Fortunately, I had already wanted to take my friend to one Hong Kong cafe on our trip, not because Hong Kong cafe good is particularly great, but because eating at one reminded me of my childhood going to similar cafes around Los Angeles. In fact, Hong Kong cafe food can be really described as Chinese takes on Western dishes (in Cantonese it’s basically called “Hong Kong Western Meal”), like a Chinese variant of American pork chops with a side of spaghetti. This is a little ironic given my aversion for almost all American versions of Chinese food (like General Tso’s Chicken). Though, in my defense, there are also comfort southern Chinese dishes on Hong Kong cafe menus as well, like Chinese curry.

Regardless, we entered the restaurant and were whisked to a table right away. We were served two cups of tea as well as water and then took a bit to look over the rather long menu of items. I ended up getting the following dishes below, based on my taste and nostalgia, but my friend got Lemon Chicken, which ended up being a poor choice.

Hainanese Chicken Rice

Hainanese Chicken Rice

  • Hainanese Chicken Rice – At Hong Kong style cafes, one of my typical go-tos is Hainanese Chicken Rice. The chicken was very tender and mildly seasoned. The ginger scallion sauce worked very well with the poached chicken. The bok choy was steamed well with a nice soy-like sauce. However, the rice, which typically is cooked in the chicken fat or liquid from the poached chicken, was just a bland mound of rice. That was disappointing. The plate of rice did come with a customary “homemade” soup though, and Copa Cafe’s pork and gojiberry soup was pretty good.
Russian Borscht

Russian Borscht

  • Russian Borscht – A Chinese version of borscht based on the Russian version, but without the beets and purely tomato based. My family has a recipe for this that I absolutely love, and despite already having soup with my meal, I wanted to try it. It was delicious! My family’s version is less sweet, spicier, and had bigger chunks of beef than the Copa Cafe version, but I couldn’t help reminiscing about good childhood memories where my family drank this soup together.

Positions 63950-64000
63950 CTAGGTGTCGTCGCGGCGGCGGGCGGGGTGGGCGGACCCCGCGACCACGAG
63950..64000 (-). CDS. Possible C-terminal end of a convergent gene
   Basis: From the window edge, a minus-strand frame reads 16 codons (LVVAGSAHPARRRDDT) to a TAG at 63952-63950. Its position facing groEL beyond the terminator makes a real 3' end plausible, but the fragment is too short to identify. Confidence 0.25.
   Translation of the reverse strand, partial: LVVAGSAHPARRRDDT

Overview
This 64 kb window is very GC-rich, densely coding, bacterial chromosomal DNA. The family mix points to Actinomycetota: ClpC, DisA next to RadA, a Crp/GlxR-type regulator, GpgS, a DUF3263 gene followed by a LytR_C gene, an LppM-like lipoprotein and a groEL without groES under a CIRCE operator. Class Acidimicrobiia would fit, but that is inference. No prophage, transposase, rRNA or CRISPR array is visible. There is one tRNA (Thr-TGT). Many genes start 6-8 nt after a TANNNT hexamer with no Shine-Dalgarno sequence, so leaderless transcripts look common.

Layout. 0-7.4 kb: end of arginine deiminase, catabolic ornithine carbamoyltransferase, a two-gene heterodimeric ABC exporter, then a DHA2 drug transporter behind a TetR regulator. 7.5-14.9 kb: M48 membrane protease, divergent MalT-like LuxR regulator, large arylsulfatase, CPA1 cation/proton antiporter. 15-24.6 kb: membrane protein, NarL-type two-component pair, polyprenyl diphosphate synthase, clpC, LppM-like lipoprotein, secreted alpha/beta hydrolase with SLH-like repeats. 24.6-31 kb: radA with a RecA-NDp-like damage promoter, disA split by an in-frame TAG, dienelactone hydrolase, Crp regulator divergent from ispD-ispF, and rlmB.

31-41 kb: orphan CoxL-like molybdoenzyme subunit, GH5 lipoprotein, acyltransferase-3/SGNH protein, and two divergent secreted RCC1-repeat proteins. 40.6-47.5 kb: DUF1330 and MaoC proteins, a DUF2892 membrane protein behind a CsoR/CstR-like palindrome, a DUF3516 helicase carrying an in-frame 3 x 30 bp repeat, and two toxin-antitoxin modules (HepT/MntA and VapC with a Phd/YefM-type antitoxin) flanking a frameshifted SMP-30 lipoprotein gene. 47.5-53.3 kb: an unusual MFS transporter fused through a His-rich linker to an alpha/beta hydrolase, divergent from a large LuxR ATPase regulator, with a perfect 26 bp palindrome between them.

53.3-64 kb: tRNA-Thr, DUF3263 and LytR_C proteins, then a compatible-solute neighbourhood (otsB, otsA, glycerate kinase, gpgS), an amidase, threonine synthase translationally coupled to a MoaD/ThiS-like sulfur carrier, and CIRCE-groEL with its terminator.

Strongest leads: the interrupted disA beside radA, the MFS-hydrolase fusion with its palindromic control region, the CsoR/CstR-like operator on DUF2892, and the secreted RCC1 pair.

As to my friend’s dinner, I want to first acknowledge that he did ask me what I thought the lemon chicken was like. I honestly didn’t know but guessed that it was more like old Cantonese versions of orange peel chicken with very light breading (if at all), stir fried with a sweet but light sauce and orange peels. I was wrong and it was heavily breaded and Americanized. I probably should have steered him to a Chinese curry dish (like Chinese curry beef brisket), which aren’t very spicy but very tasty.

From what I recall, this was also the only restaurant in Canada that attempted to refill our glasses of water. The servers were very pleasant and efficient, though perhaps almost to the point of hovering at times.

All it all, despite the Hainanese Chicken rice fiasco with the actual rice, it was a pretty good meal. While it was just an average to above average Hong Kong cafe in Vancouver, it would definitely be near the top tier of Hong Kong cafes around Los Angeles.

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Kumare, Richmond BC

Kumare
8130 Park Rd
Richmond, BC
V6Y 1T1

According to statistics provided by the Poway Unified School District, the high school I went to is 14% Filipino. This is not surprising given the history of the Filipino diaspora in the United States and the proximity of my hometown neighborhood to former Naval AIr Station Miramar (now MCAS Miramar). However, the number of Filipinos in my community meant that I had a lot of exposure to Filipino food, though I would not claim to be an expert of any sort at Filipino cuisine.